“Hey kids, let’s put on a show!”
So, you know you want to put on a play. Perhaps there’s a show you’ve been burning to produce. I know I have a list: — anyone who wants a director for Life is a Dream, King Charles III, Cymbeline, The Music Man, or Our Betters, let me know!
As we set about producing a play in today’s day and age, I think we must ask ourselves, “Why this play? Why now? Why this medium?”
Why do we need to hear this story, told in this context with these words? And, especially in an age in which many stories can be told on television and film in a very compelling fashion, “Why do we need to see this story told as a play?” These are questions I continually ask myself and my collaborators throughout our rehearsal process. They are the questions that drive me to create theatre – this transient experience, created in a singular moment in time.
Sometimes, the play itself seems to answer these questions immediately. Sometimes, it’s more of a challenge. Producers selecting plays may also use this criteria to drive their lists of dream shows – and yet sometimes logistical factors, a desire to put together a season of plays in dialogue with one another, or the desire to find the perfect play for an ensemble of artists you love set producers on a more directed, play-specific hunt. And of course, budget is always a limiting factor.
Choosing a Season
Producers often organize seasons of plays based on themes, burning questions, time periods or even as a profile of a single playwright. If you know there’s a playwright you like, it might be worth checking out his or her lesser-known works.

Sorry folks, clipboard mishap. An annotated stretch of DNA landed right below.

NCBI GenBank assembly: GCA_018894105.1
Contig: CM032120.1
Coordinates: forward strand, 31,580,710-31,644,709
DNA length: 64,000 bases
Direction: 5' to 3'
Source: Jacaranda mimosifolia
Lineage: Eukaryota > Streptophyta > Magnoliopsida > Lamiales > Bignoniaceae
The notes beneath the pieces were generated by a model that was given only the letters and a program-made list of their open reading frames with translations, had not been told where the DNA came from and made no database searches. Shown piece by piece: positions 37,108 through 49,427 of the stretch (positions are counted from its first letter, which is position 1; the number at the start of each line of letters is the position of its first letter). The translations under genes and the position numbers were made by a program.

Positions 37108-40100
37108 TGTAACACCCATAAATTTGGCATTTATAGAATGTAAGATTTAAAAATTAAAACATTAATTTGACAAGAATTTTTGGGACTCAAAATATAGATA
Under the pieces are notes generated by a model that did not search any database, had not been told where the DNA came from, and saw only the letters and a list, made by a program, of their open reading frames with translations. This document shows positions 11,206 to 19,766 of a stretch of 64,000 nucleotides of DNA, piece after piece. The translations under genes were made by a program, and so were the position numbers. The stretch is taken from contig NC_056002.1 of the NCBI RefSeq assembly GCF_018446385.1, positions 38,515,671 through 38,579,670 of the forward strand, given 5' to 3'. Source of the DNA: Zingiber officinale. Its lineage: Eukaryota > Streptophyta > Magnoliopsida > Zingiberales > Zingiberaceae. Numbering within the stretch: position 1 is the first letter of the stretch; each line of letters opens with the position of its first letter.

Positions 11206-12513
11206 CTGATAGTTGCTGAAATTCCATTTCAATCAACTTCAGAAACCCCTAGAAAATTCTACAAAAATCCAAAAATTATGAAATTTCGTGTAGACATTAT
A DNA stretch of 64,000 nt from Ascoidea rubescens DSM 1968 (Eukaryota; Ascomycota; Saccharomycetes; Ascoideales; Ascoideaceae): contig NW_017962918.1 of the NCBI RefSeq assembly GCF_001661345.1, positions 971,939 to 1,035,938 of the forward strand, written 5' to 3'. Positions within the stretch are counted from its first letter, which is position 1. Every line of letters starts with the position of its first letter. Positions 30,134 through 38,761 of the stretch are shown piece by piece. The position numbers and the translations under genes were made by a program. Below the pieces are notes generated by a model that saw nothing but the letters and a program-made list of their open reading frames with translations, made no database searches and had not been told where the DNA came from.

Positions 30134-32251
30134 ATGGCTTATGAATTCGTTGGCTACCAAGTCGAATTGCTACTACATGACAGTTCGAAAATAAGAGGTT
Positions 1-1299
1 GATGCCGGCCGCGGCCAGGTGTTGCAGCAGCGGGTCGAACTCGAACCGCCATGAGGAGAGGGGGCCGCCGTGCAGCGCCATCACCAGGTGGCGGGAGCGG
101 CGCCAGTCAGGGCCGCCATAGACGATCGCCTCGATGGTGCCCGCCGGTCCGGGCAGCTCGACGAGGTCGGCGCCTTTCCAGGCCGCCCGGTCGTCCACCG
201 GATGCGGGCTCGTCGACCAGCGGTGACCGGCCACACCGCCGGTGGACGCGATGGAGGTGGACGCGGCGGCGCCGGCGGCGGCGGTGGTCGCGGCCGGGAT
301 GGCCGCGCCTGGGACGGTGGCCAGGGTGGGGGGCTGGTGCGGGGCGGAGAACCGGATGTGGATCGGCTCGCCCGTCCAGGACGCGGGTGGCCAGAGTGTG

If you’re organizing a season thematically, you might also want to check out the ‘search by tag’ feature in StageAgent’s show guide search. Each play and musical is tagged according to its theme, so if you want to find plays about love or plays about war or plays about longing, a good place to start is by searching by that tag.
If you’re doing plays in repertory with one another, that opens another entire realm of considerations. How will you double the casting for the two pieces? Is there a way to put different plays in dialogue with one another? I’ve been dying to do Much Ado About Nothing and Othello in rep for quite a while. A suspected (and false) adultery plot lies at the heart of both plays, and producing them in rep would provide an opportunity to explore these different worlds in conversation with one another. Creating fantasy rep seasons is a hobby of mine – perhaps you can make the fantasies come to life!
Particular artists can also inspire play selection. If you’re looking for a great role for your favorite leading lady, for example, it might be helpful to view her resume on StageAgent for roles she’s recently knocked out of the park. StageAgent lets you read analyses for those characters and see what other characters are similar. For example, if you recently produced Taming of the Shrew with a phenomenally feisty Kate, you might consider producing Love’s Labour’s Lost and casting this actress in the role of Rosaline.
Want a great ensemble show? Search on StageAgent with the tag “Ensemble Cast” and shows like Rent, Next to Normal, and Clybourne Park will come up. There’s also an opportunity to create a more ensemble feeling to casting by doubling roles. For example, if you reduce the number of actors playing the roles in Twelfth Night from 25 or so (including extra attendants) to twelve, the balance of the cast shifts significantly, giving each member of the ensemble a significant amount of stage time and text, and an critical role to play in the storytelling.
Working within a Budget